Polska pomoc


Doors to the future – educational activities at schools and for informal female groups in Shama, Ghana

The project was carried out from 9 June to 31 December 2011 in the Shama district, Ghana. The party responsible for project execution was One World Association, and the local partner (the organisation hosting the volunteer) was Integrated Action for Development Initiatives (IADI).

The general aim of the project is the improvement of women’s situation in the Shama region, Ghana. One of the aims of the Shama region educational strategy is increasing the threshold of passed exams from 30 percent to 50 percent. Poor performance is tied to poor English skills among the students. The volunteer, cooperating with the local authorities, co-created reading and writing clubs in English at 18 secondary schools. Free classes in the clubs, conducted in an informal atmosphere, became an attractive educational offer for the youth. The teachers from the schools where reading and writing clubs were opened, took part in a 24-hour training session in how to approach the youth, informal teaching of youth, and interactive English teaching methods. The teachers prepared action plans for their clubs. The volunteer prepared and conducted the training session in cooperation with the Formal Education Department in the Shama region. The Department chose the schools and teachers to participate in the project.

The volunteer worked with trained teachers, offering them individual assistance (club visitations, supervision of classes, talking to teachers about the problems and challenges, mutual solution search, help with preparing attractive syllabi for students). The matter of particular focus during individual consultations was the situation of girls and ways to provide them with special support.

In the villages, where the level of illiteracy is higher, the volunteer held consultations with the teachers conducting reading and writing lessons for informal groups of illiterate women. The classes were organised by the authorities of the Shama district, in cooperation with the Informal Education Department.

One of the project’s aims was the support for the local leaders education process in the Shama district in order to increase the participation of women in social life, the level of which is low in Ghana. The volunteer prepared and conducted three 24-hour training modules (72 hours in all) aimed at leader competence development among junior high school girls. 19 girls from 15 schools took part in the training.

The volunteer prepared and conducted 25 hours of classes, in which 16 multiplicators took part – teachers conducting lessons for illiterate women and non-governmental organisation workers working with women.

Over the course of the training, the women honed their leadership and entrepreneurial skills in a difficult economic and educational milieu. A manual outline for multiplicators was designed. The manual for multiplicators was published in 50 copies, and was also available in the digital format. Under the educational framework, a book entitled Women’s Voices: Ghana, Guatemala, Poland was written. It was a joint undertaking of the volunteers taking part in the Volunteering Polish Aid project, coordinated by the One World Association in 2011. The aim of this educational initiative was to bring Poles closer to global reality problems, presenting the cultural and social lives of women in various parts of the world.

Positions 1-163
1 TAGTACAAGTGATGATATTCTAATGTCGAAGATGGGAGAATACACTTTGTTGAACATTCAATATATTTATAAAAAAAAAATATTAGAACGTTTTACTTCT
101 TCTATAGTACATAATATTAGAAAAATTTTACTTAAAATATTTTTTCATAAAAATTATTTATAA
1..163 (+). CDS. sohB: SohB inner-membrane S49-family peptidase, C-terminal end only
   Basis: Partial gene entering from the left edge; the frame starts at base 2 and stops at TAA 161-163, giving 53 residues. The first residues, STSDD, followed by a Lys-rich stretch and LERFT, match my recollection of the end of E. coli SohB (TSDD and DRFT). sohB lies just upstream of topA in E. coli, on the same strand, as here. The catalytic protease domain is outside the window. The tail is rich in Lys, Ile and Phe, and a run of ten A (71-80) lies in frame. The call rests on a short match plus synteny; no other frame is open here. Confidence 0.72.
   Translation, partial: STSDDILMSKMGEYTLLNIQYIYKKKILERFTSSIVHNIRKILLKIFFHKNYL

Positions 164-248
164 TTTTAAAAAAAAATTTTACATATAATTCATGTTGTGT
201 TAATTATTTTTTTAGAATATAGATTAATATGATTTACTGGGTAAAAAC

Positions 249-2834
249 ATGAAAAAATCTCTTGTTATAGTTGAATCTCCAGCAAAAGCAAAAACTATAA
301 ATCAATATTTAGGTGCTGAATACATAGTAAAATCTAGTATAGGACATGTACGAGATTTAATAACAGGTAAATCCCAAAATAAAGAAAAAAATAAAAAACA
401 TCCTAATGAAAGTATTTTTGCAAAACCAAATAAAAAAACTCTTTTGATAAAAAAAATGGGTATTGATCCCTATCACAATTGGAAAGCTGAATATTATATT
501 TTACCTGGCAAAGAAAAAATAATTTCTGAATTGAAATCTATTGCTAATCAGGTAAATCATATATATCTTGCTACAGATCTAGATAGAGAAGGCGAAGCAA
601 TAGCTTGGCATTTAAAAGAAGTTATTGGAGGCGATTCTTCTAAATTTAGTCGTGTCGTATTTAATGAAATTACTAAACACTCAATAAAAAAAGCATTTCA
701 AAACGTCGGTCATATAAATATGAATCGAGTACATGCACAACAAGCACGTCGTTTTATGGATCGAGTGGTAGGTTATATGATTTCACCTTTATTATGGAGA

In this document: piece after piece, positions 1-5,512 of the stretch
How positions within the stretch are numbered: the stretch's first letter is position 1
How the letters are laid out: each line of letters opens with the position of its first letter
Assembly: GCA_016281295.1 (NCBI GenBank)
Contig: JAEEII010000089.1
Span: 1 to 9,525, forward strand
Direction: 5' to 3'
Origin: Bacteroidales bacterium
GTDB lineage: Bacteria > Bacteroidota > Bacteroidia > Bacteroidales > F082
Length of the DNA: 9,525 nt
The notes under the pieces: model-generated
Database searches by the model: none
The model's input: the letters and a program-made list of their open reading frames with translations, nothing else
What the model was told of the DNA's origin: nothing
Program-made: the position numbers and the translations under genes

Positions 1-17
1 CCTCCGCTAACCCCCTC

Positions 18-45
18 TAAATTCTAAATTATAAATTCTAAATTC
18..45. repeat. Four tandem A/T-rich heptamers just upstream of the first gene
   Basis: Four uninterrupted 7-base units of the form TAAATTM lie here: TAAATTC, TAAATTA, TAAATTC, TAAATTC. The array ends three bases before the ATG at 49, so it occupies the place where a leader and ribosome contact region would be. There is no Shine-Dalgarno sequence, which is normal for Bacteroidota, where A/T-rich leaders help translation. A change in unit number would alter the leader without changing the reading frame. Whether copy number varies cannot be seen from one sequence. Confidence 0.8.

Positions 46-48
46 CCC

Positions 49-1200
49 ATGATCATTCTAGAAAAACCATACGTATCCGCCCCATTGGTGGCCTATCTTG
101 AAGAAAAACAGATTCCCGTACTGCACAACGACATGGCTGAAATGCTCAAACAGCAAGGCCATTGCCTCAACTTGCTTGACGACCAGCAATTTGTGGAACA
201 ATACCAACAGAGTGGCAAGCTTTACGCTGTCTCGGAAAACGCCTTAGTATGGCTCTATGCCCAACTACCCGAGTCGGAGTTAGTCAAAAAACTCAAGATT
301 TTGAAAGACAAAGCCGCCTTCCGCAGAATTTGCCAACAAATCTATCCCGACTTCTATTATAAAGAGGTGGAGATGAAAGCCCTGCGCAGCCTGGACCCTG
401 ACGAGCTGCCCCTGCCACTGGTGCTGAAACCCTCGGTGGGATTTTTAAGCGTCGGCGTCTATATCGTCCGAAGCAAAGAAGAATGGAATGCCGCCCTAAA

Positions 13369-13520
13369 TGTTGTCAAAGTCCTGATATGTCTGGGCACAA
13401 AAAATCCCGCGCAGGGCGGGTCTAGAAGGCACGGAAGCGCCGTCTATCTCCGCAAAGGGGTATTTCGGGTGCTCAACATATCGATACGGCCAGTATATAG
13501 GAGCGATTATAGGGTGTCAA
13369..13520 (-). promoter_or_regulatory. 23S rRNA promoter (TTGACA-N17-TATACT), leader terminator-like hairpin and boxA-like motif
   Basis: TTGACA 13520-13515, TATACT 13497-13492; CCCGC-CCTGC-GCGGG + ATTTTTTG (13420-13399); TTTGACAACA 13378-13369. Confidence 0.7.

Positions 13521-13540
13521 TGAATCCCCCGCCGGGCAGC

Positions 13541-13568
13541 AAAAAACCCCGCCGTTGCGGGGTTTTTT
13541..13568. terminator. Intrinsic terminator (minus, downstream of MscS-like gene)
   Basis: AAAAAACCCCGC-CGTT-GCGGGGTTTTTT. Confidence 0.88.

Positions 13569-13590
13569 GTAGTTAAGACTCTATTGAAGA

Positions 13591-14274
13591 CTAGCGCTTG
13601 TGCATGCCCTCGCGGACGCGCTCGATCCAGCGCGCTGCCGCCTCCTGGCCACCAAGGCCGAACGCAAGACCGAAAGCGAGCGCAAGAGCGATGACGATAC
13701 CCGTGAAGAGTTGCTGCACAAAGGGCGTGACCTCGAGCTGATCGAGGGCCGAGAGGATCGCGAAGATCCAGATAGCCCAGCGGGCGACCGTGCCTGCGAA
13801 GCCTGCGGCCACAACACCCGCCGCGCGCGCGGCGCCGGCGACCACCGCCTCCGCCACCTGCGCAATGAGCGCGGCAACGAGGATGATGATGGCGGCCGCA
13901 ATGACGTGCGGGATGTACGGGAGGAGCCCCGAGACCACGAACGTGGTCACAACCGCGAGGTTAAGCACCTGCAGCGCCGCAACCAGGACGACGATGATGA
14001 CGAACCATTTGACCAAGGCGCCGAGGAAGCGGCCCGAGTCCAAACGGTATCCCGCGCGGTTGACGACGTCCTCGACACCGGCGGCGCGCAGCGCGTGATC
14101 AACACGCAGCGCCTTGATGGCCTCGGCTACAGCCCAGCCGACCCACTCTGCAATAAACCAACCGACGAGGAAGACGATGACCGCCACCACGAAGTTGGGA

The publication, in a unique way, informs the Polish society about the situation of women living in Ghana. It is a remarkable record of their dreams and aspirations. It describes how they view developmental cooperation. Thanks to the publication, a wide spectrum of readers – be it of paperback or digital versions – familiarised themselves with everyday struggles of Ghana women.

The volunteer conducted five interviews with chosen women from Ghana (different ages, different education), who talked about their life, their dreams and development prospects for Ghana – as seen through their eyes. The women also talked about their understanding of developmental aid and what kind of help they were after. The women’s stories were recorded on Dictaphones, written down in the original language (English), authorised by the authors, who agreed to publication of their stories and a portrait picture. Translated, redacted and graphically polished, the women’s stories were published in the second chapter of the publication titled Women’s Voices: Ghana. Guatemala. Poland.

The publication was issued in 500 copies, and it is also available in the digital format on the website of the One World Association and on the www.opowiadaczeswiata.org.pl website (open Creative Commons Polska 3.0. licence).